an offence of substantially the same type. This Court repelled that contention.
It (1)  S.C.R. 423.
116 analysed the ingredients of the two
offences and after pointing out the difference in the crucial elements which
constituted the offences under the two provisions, held that there was no
repeal of s. 409 of the 'Indian Penal Code implied by the constitution of a new
offence under the terms of the Prevention of Corruption Act. It was the
application of this decision and the ratio underlying it in the context of Art.
20(2) ,of the Constitution that is of relevance to the present appeal. The
occasion for this arose in State of Madhya Pradesh v. Veereshwar Rao Agnihotry
(1). The respondent was a tax-collector under a municipality and was prosecuted
for offences among others under s. 409 of the Indian Penal Code and s 5(2) of
the Prevention of Corruption Act for misappropriation of sums 'entrusted to him
as such tax-collector. By virtue of the provision contained in s. 7 of the
Criminal Law Amendment Act, XLVI of 1952, the case was transferred to a Special
Judge who was appointed by the State Government after the prosecution was
commenced before a Magistrate. The Special Judge found the accused guilty of
the offence under s. 409 of the Indian Penal Code and convicted him to three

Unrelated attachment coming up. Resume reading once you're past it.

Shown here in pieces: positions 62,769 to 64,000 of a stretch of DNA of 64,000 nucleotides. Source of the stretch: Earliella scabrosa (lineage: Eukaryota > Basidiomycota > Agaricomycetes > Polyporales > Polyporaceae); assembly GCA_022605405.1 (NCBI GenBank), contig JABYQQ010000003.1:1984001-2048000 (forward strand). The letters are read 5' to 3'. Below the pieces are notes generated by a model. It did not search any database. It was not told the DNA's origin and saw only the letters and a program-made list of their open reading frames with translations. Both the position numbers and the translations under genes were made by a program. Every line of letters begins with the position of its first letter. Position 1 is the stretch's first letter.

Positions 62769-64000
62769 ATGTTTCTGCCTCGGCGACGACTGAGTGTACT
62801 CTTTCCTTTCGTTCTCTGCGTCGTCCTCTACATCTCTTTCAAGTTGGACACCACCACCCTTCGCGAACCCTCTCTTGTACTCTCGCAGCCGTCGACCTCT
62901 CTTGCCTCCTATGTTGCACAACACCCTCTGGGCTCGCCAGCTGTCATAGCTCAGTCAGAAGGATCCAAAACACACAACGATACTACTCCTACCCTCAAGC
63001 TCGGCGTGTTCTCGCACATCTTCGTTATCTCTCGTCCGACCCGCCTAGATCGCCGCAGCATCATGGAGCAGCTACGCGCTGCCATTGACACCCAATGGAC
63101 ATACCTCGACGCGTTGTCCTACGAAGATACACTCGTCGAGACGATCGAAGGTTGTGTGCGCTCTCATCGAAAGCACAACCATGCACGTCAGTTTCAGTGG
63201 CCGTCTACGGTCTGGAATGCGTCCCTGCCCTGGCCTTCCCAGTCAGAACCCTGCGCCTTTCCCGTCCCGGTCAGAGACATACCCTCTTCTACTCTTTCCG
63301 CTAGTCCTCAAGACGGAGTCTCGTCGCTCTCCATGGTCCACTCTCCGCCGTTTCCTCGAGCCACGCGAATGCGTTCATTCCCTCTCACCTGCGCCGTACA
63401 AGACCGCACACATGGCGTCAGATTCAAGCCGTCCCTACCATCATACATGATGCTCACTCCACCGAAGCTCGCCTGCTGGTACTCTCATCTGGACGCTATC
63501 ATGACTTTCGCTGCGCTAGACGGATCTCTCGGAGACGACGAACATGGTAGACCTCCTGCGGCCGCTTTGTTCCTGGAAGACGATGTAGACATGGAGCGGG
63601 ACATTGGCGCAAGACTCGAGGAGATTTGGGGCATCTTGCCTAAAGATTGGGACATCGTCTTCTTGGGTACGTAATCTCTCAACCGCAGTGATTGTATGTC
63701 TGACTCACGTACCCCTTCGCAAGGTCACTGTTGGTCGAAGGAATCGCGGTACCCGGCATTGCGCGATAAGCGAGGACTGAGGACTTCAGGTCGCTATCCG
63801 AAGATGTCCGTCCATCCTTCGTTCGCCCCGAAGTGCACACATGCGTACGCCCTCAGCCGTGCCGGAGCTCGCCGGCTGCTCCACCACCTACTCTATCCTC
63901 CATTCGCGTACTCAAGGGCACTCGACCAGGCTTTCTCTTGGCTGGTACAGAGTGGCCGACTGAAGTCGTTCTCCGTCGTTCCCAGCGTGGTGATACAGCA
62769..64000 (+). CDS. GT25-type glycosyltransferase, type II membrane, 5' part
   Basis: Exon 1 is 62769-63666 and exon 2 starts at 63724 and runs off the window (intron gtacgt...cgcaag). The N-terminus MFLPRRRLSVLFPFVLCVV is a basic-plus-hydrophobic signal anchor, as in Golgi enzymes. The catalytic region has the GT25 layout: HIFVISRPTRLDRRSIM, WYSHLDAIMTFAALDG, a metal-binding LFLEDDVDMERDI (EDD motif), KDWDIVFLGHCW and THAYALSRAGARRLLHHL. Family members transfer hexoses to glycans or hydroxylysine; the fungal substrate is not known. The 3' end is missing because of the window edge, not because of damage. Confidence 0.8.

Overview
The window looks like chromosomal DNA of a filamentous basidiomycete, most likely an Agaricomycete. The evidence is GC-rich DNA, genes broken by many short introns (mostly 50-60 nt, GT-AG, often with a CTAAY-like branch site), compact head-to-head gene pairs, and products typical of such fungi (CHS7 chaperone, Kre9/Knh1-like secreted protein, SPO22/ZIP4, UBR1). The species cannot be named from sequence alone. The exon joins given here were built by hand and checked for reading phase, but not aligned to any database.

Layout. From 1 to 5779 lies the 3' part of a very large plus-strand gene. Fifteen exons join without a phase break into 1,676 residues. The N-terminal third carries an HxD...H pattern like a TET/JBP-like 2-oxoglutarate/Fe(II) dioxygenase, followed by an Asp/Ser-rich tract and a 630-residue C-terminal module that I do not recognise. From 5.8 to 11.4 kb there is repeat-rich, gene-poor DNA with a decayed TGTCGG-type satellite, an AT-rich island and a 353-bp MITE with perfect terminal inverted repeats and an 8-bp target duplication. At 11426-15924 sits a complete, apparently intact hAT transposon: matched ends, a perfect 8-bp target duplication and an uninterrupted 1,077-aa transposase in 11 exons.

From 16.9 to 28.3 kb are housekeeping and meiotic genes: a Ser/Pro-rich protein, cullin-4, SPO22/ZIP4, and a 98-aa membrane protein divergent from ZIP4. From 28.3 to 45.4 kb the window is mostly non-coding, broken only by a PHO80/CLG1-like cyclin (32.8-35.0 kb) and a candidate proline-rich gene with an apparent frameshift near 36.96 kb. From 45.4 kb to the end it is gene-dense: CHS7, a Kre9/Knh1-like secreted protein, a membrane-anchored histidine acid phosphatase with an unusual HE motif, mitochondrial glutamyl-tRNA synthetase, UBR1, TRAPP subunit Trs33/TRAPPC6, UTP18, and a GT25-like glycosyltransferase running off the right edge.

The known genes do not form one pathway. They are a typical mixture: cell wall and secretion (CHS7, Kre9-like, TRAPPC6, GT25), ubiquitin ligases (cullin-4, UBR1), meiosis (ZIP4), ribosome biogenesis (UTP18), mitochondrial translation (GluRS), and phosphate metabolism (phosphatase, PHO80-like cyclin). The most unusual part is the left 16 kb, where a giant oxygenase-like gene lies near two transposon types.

years' rigorous imprisonment but as regards the charge under S. 5(2) of the
Prevention of Corruption Act, he acquitted the accused on the ground of certain
procedural non-compliance with the rules as to investigation prescribed by the
latter enactment. The respondent appealed to the High Court against this
conviction and sentence under s. 409 of the Indian Penal Code and there urged
that by reason of his acquittal in respect of the offence under s. 5(2) of the
Prevention of Corruption Act, his conviction under s. 409 of the Indian, Penal
Code could not also be maintained, the same being barred by Art. 20(2) of the
Constitution. The High Court of Madhya Bharat accepted this argument and
allowed the appeal and the State challenged the correctness of this decision by
an appeal to this Court. Allowing the appeal of the State, Govinda Menon, J.,
delivering the judgment of the Court observed:
(1) S.C.R. 868:
117 "This Court has recently held in Om
Prakash Gupta v. The State of U.P. that the offence of criminal misconduct
punishable under s. 5(2) of the Prevention of Corruption Act, 11 of 1947, is
not identical in essence, import and content with an offence under s. 409 of
the Indian Penal Code In view of the above pronouncement, the view taken by the